Quiet in the skies

Pretty much anyone who lives within 25 km of Amsterdam lives in at least one of the flight paths for Schiphol airport. (See this nice little article at 99% Invisible to understand how airport runways designations work. For example, Schiphol’s longest runway the Polderbaan is designated as as “18R-36L”.)

Most days, the skies over our house are criss-crossed with contrails. How many planes come zooming by, at what height, and how much noise they make all depends on the wind direction. On busy days, there’s one every few minutes. They can make a lot of noise, but you get used to it very quickly.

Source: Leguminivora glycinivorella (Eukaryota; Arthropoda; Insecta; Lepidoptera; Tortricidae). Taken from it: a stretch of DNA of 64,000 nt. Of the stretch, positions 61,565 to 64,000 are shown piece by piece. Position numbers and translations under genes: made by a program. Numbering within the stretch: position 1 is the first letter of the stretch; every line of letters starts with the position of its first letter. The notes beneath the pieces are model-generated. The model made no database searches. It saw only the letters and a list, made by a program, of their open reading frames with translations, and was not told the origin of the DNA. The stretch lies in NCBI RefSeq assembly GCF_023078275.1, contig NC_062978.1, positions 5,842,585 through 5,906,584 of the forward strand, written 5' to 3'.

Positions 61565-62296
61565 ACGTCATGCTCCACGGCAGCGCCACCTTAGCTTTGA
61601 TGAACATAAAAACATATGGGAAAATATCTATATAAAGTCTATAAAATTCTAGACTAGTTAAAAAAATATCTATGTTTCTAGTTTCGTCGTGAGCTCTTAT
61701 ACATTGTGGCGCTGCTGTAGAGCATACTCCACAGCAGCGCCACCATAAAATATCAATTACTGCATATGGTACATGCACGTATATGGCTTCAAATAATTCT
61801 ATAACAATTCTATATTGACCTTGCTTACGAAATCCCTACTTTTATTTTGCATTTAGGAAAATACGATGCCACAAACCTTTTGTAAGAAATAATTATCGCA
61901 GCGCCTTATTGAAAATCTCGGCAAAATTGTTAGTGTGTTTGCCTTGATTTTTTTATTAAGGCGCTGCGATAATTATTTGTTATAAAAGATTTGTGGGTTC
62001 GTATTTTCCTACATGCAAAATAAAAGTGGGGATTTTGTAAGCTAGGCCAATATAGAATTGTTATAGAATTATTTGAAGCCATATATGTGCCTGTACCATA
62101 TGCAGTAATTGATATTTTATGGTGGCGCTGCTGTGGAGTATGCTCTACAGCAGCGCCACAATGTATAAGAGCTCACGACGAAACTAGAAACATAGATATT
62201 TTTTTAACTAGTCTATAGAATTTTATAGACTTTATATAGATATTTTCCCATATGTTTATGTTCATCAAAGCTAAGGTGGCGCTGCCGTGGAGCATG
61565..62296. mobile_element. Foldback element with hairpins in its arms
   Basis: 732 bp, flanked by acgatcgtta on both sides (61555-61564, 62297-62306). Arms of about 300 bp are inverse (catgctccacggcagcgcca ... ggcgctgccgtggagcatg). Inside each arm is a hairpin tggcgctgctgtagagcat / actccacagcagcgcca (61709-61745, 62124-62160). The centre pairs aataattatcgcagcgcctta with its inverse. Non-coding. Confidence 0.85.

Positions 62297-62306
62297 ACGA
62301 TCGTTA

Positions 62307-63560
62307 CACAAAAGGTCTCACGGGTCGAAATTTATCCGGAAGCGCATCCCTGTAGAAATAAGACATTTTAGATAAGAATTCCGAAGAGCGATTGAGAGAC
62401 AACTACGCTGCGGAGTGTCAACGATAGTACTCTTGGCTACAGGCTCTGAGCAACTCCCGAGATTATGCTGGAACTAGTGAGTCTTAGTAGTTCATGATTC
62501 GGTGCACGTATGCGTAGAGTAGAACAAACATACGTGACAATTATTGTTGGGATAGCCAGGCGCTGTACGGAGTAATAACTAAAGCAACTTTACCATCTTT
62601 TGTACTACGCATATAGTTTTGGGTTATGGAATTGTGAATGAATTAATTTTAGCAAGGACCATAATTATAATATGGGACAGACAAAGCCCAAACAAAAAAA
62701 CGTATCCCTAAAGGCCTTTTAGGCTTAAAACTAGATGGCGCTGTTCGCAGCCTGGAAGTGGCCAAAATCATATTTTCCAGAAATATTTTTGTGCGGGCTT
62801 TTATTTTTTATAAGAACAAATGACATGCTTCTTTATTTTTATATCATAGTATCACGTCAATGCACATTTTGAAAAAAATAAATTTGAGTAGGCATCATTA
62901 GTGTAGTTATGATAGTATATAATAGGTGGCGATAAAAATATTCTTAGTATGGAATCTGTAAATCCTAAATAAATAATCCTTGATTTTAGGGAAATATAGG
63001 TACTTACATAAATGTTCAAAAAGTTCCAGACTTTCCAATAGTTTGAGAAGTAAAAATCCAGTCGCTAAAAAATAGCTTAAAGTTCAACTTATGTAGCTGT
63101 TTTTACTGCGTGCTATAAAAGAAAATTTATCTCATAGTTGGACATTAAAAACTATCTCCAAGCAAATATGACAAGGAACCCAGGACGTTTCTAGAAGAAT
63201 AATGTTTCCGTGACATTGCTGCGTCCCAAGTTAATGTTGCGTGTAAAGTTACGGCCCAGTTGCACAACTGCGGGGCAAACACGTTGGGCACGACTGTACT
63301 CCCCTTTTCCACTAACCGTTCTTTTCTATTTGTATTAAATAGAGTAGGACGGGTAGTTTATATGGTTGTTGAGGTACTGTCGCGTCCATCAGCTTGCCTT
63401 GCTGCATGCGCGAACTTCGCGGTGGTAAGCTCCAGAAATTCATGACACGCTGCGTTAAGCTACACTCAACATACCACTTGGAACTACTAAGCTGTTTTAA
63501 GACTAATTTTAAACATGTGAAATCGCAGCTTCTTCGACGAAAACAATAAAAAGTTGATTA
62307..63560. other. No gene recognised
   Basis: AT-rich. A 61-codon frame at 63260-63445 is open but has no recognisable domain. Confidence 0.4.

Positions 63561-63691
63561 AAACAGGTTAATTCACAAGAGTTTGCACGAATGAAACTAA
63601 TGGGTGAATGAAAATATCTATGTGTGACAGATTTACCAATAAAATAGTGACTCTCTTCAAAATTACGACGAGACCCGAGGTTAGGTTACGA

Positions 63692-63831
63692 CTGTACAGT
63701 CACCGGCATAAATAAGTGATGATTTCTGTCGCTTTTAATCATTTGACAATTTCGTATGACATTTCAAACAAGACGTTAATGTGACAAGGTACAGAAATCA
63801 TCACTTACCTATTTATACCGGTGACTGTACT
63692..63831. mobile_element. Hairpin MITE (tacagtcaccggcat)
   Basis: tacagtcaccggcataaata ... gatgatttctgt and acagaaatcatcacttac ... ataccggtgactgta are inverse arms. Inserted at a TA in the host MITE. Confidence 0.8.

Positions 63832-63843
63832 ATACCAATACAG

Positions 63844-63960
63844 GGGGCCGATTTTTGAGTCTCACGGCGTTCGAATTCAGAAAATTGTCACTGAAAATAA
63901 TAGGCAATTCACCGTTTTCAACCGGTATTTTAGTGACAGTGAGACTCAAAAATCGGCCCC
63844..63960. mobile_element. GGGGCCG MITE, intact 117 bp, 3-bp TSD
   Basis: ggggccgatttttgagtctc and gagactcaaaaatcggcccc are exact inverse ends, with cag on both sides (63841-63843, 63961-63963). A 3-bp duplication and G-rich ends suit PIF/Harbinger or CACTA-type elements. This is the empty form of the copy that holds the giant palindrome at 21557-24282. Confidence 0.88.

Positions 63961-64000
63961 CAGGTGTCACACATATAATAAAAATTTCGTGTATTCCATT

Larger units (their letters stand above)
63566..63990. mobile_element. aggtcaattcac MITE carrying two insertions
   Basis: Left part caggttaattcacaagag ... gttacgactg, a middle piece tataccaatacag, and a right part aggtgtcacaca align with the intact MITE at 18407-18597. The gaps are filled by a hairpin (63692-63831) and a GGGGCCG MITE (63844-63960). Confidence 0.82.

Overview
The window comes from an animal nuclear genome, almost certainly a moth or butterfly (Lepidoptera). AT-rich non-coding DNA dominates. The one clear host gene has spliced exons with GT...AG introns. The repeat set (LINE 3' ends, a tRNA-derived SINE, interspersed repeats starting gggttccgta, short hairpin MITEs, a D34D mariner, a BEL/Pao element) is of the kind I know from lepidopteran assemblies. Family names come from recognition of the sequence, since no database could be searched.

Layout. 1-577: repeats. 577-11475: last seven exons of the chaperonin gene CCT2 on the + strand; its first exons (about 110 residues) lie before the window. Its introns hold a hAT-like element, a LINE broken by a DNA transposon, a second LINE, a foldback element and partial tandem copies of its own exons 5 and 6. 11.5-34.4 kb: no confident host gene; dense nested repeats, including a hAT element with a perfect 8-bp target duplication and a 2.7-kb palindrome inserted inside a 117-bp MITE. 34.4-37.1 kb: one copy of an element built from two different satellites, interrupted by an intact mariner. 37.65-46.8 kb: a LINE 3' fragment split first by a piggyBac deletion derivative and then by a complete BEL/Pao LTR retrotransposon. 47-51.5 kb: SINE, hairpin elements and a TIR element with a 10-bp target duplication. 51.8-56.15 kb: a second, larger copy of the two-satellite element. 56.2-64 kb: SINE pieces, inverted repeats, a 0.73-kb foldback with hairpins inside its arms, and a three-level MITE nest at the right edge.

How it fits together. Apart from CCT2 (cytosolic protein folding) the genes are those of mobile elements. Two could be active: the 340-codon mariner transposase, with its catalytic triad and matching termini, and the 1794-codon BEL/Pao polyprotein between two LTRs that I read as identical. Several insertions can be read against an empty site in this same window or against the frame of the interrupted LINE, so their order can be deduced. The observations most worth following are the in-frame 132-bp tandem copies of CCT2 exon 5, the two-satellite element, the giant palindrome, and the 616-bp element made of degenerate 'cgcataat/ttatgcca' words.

And now it’s not there any more. The skies are quiet and empty. I noticed it earlier this week as I was sitting downstairs having a sandwich for lunch, and I noticed the silence. Nothing moving in the street outside. The constant background noise of A8 motorway a few hundred meters away was minimal. And no planes.

Looking up out of my office dormer window, there’s nothing but cool, pale blue from horizon to horizon. The last time this happened was in 2010 when the Eyjafjallajökull volcano in Iceland erupted and air traffic in northern Europe was shut down for a week because of the ash cloud.

I only have a vague memory of how everyone reacted over that. I seem to remember stories and speculation about what would happen if that became the new normal, and air travel was shut down permanently. But that passed, and everything carried on. Will this time be different?

Contrails casting shadows on clouds below them, September 9th 2009